MWWB – The Harvest (Review)

MWWB - The HarvestFormerly known as Mammoth Weed Wizard Bastard, MWWB are a Welsh doom metal band and this is their fourth album.

I do enjoy MWWB’s work, (Y Proffwyd Dwyll, the band’s split with Slomatics, and Yn Ol I Annwn are all highly recommended), so was pleased when The Harvest manifested itself to me.

MWWB continue to progress on their long interstellar journey. The Harvest is the band simultaneously refined and expanded. The former because their songwriting is leaner and no tracks breach the 10-minute mark, but also the latter as MWWB have taken the experimental stylings of Yn Ol I Annwn further and wider. Taking the psychedelic doom of their last album as a starting point, The Harvest brings in increased experimental and progressive elements, making for an album of diversity and texture.

This record is a beguiling combination of sweeping synths, electronic sounds, ethereal vocals, and crushing riffs. Cosmic atmospheres abound, and the music is as richly coloured and structured as you would expect from MWWB. The nine tracks flow from one to the next with well-composed ease. The album has a sci-fi soundtrack feel, with cinematic scope and ambition baked into its DNA.

Four tracks form the actual main songs, with five tracks around these acting as intros, outros, and interludes. However, don’t let this put you off, or come across as derogatory for these pieces. This is a rare example of these sorts of tracks largely working well for an album to heighten immersion and pull the listener deeper into the atmosphere. This is especially true as calling the the atmospheric instrumental tracks interludes does them a bit of a disservice, as they are really songs unto themselves, and merge from one actual doom metal song to the next with seamless ease. In fact, if the band had just released The Harvest as a single 51-minute track they could have gotten away with it, so integral are these bridging pieces to the whole. Although having said that, each track is its own distinct entity. I suppose what I’m essentially saying is that as soon as you start the album you won’t want to finish it before it is done at the end of the beautiful stripped-back Moonrise, so engaging and absorbing is its labyrinthine soundtrack.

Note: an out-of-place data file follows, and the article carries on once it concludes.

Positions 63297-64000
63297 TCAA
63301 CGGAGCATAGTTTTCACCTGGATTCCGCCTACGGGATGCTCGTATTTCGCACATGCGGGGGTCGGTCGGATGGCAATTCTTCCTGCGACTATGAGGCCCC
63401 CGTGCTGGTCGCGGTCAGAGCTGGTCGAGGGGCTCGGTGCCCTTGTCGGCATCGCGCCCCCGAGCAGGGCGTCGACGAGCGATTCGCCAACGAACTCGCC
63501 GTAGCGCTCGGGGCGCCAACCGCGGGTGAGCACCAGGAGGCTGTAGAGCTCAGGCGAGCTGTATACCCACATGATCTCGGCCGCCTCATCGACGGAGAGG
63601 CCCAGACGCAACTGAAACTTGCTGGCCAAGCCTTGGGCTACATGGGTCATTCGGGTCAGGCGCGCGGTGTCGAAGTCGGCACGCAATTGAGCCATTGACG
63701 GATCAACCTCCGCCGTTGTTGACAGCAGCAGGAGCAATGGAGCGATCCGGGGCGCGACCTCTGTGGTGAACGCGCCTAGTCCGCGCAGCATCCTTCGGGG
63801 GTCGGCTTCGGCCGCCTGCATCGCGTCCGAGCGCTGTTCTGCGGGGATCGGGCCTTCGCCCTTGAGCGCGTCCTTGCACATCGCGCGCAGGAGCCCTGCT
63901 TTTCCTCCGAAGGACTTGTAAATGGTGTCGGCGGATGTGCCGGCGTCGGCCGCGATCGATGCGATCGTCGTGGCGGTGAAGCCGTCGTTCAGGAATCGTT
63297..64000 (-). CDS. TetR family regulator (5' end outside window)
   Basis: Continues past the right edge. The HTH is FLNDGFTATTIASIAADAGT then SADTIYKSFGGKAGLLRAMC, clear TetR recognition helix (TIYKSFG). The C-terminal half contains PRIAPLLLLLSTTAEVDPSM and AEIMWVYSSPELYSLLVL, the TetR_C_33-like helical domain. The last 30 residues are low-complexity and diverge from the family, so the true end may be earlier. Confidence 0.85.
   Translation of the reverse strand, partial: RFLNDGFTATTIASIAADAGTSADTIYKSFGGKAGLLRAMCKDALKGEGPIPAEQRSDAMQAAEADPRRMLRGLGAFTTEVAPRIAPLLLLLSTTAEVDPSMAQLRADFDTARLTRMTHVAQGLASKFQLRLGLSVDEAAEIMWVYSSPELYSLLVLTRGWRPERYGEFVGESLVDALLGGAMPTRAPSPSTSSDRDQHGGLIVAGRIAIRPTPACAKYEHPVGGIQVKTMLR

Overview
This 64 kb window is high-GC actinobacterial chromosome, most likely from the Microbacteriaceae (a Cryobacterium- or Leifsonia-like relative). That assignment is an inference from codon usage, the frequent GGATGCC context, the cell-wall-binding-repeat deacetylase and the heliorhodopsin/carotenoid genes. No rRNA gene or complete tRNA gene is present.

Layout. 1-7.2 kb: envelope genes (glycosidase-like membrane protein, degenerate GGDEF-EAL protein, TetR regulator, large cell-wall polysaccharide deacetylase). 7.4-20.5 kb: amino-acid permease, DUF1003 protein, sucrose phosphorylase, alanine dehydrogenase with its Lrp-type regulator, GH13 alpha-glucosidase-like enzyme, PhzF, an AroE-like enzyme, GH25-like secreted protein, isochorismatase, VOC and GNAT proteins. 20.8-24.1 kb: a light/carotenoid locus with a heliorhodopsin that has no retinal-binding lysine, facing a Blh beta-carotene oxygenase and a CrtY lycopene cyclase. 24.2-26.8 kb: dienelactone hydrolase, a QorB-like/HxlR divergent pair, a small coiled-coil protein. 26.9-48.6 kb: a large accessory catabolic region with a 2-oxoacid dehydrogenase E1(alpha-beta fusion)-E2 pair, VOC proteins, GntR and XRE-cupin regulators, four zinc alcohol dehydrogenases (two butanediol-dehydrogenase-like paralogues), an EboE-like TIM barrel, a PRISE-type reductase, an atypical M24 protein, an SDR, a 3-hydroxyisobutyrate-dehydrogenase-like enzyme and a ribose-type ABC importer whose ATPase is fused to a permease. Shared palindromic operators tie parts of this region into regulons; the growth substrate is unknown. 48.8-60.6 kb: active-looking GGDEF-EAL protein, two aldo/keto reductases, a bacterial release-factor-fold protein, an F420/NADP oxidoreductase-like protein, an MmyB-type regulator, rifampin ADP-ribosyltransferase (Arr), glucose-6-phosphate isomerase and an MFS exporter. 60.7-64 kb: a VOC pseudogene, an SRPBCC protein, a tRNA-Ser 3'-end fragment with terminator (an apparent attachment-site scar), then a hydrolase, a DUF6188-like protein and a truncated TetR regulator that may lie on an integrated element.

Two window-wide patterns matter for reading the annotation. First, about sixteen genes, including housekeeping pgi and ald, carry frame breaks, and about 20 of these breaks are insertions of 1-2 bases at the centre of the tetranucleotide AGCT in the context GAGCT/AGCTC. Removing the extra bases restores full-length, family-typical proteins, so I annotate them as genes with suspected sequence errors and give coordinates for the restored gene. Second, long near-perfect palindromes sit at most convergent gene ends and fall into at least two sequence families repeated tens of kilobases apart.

If a spacefaring distillation of doom metal psychedelia, film score influences, and experimental atmosphere sounds good to you, then don’t let The Harvest pass you by.

Very highly recommended.

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